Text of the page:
Extra sunscreen/chapstick
Anti-chaffing cream
Foot powder
Baby powder
Extra Fem pads for the wife(can also be used for a heavy bleeding wound)
Pen,pencil,small pad of paper in a ziploc bag for writing down any important info
Small flashlight
Nail clipper kit(finger,toe,tweezers)
Balmex
Hand sanitizer/wipes
Clorox wipes
Cheap hospital face masks
Travel size soap/shampoo/toothbrush kits
I know I'm missing stuff off the top of my head, and I know it sounds like a lot or possible overkill, but its a family FAK/Hygiene kit,and the way I see it..it contains all the things we would use normally, and even though we have most of this stuff with us in the trailer for trips to the desert, if we were at home for example, and got displaced due to some kind of evac (major gas leak,haz-mat,power outage,etc) I can grab that case and we'll have all these items with us. There is a lot of first aid stuff especially in case of an earthquake.. which is my biggest concern living in SoCal.
New addition coming next month so I also need to make a new Baby-BOB for the little guy.
My .02

NaClAddict
11-29-2012, 6:39 AM
Coban-the non adhesive tape that sticks to itself is priceless. Once upon a time EMS workers used to pride themselves on their bandaging skills, or at least I did. Now you just wrap away and it all looks clean.

Besides band aids, gauze, etc. I've stockpiled some sulfa based antibiotics. Electrolyte powder. Also the burn treatment in the aerosol can. I've heard that you can use it to cover any bad open wound. A handle of cheap vodka. And lots of sanitizing materials. My feeling is that unsanitary conditions will claim just as many lives as injuries caused by trauma.

Also, work gloves, boots, safety goggles, and basic prying and cutting tools. If I'm going to have to do extrication work I want my personal protective equipment.

In regards to iodine. I've been told by an ER surgeon that it is only for cleaning skin w/o open wounds and sterilizing equipment if necessary. Iodine will actually kill tissue, making suturing more difficult and exacerbate open wounds.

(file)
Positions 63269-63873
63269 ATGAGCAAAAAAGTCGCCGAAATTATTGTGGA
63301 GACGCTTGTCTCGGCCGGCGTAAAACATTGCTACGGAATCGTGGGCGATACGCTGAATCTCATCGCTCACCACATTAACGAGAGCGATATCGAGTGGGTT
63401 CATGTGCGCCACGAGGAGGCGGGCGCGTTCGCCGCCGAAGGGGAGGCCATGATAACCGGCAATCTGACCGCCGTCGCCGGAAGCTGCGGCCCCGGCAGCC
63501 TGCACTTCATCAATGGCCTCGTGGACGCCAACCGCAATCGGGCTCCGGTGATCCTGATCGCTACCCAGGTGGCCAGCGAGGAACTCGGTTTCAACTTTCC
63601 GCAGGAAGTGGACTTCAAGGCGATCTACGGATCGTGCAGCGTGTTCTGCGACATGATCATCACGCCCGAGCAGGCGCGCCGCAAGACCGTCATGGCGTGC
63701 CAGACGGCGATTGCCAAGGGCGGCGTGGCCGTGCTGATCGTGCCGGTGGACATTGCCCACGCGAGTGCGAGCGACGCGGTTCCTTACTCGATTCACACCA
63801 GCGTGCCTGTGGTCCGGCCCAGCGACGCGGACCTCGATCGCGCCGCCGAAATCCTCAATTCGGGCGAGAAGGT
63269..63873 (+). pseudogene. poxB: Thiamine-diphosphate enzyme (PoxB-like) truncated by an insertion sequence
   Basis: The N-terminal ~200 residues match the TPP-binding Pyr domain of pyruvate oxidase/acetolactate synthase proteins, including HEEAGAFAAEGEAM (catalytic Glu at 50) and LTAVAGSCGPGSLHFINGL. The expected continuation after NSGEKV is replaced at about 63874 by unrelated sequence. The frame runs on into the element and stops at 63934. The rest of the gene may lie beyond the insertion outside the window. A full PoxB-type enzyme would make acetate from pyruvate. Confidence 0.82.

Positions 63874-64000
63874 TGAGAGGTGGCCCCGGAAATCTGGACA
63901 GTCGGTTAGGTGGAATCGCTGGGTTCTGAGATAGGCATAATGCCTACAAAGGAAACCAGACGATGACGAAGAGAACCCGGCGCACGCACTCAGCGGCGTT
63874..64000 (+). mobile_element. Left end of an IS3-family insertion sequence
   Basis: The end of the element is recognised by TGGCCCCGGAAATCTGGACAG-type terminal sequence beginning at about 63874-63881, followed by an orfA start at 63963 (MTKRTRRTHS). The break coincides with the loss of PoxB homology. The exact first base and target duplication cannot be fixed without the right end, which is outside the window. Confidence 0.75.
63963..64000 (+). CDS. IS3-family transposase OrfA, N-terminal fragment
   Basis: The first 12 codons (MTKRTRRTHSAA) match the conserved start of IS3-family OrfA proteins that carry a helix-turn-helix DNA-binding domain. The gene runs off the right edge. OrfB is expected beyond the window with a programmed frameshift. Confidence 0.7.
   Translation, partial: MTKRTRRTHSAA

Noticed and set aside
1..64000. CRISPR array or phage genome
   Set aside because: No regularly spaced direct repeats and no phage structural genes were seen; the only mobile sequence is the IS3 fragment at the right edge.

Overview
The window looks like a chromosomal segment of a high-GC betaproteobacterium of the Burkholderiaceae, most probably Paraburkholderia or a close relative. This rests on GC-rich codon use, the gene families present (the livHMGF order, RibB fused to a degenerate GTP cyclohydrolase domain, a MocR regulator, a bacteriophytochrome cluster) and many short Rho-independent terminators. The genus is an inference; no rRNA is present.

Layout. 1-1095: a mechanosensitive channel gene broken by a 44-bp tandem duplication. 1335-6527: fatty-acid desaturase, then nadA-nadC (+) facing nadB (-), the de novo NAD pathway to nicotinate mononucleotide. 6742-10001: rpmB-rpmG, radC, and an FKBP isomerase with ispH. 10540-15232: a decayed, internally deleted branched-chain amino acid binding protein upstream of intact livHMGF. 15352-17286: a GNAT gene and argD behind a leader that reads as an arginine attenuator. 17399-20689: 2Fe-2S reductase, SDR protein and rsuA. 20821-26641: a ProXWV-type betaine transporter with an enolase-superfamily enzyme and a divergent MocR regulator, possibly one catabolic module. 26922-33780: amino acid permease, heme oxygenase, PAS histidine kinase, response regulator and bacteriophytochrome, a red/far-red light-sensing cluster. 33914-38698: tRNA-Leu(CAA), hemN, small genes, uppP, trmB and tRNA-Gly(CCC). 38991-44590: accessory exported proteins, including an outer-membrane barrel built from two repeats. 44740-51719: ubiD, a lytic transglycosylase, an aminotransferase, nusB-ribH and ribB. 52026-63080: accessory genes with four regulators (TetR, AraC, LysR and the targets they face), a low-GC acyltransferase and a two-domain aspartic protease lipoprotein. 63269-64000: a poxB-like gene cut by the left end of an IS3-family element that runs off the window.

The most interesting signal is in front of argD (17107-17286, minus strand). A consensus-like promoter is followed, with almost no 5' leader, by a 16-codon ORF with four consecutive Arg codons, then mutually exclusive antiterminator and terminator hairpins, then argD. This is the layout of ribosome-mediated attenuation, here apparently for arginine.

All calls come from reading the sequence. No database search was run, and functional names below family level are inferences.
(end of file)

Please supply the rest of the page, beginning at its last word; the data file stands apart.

speedrrracer
11-29-2012, 6:57 AM
Having a well-stocked first aid kit is great, but if you really want to be prepared for the absence of ready medical care, you are better served by modifying your behavior *now*.

Not a lot of people consider the origins of sayings like "Slow and steady wins the race" and "nice and easy" but these were life-saving bits of advice hundreds of years ago before we all assumed an ambulance would be rushing us to a waiting emergency room within minutes of a screw-up.

Playing with sharps and rushing around are luxuries which only exist because we all assume that ambulance will be there for us. If the SHTF that assumption may well be invalid, and your behavior could then kill you.

I don't care if you have a warehouse full of first aid, nick an artery and you may be dead without surgical care. If we assume, as mentioned in the OP, that care is not available after the SHTF, then controlling your behavior is the only thing that will save your life.

Practice controlling yourself now, because if it's not a habit before the SHTF, it sure as heck won't become a habit after the SHTF.

Californio
11-29-2012, 8:06 AM
I have a Spud 7 in Orange full of first-aid supplies with and inventory sheet and expiration dates, for Earthquakes.

http://www.mtmcase-gard.com/products/camping/dry-boxes-spud6.html


I started with a base like this,

http://www.costco.ca/320-pc.-Deluxe-Office-First-Aid-Kit-.product.10294632.html

Customized the Spud 7 for what I wanted, I like the fact that the box is water tight and bug proof.

It has a three pack of Costco saline eye wash, N100's, gloves and other stuff.

The top opening has an LED light, 2x glasses and other quick need items.

It's grab and go. Each vehicle has a small Sports First Aid kit as well.

heypal
11-29-2012, 9:05 AM
Link?

As to medical supplies, I was thinking an earthquake. Cuts, slices, and sprains. Not quite up for breaks but I would like to make sure no one dies from sepsis on my watch.

I totally agree on the first aid, but you can learn (I plan to take a course soon) to put a break in line and help the injured. I think dental care is one of those things that, like a foot or back injury, could easily lead to bigger problems and is often overlooked. Here's a link:

http://www.amazon.com/Travelers-Supply-Emergency-Dental-Kit/dp/B001MA316C

LCU1670
11-29-2012, 9:20 AM
Suggest: http://www.darkangelmedical.com/About.php, keep one in the house, one in the car. Also, always have one near-by when shooting!

Training is important. There are a lot of things you can do with whats around you in an emergency, its first aid. When it comes to first aid, better dirty and alive-then clean and dead. Meaning, use what you have, can take care of the infection later. Versus, trying to be sterile and the patient dies!

EFMB, Badged: 1992

adrenalinemedic
11-29-2012, 12:32 PM
+1 to LCU 1670. Get training.

Take an EMT course, or better an WEMT course. Knowledge is power, and knowing what you need to do means you can improvise with what's around you. WEMT especially emphasizes this.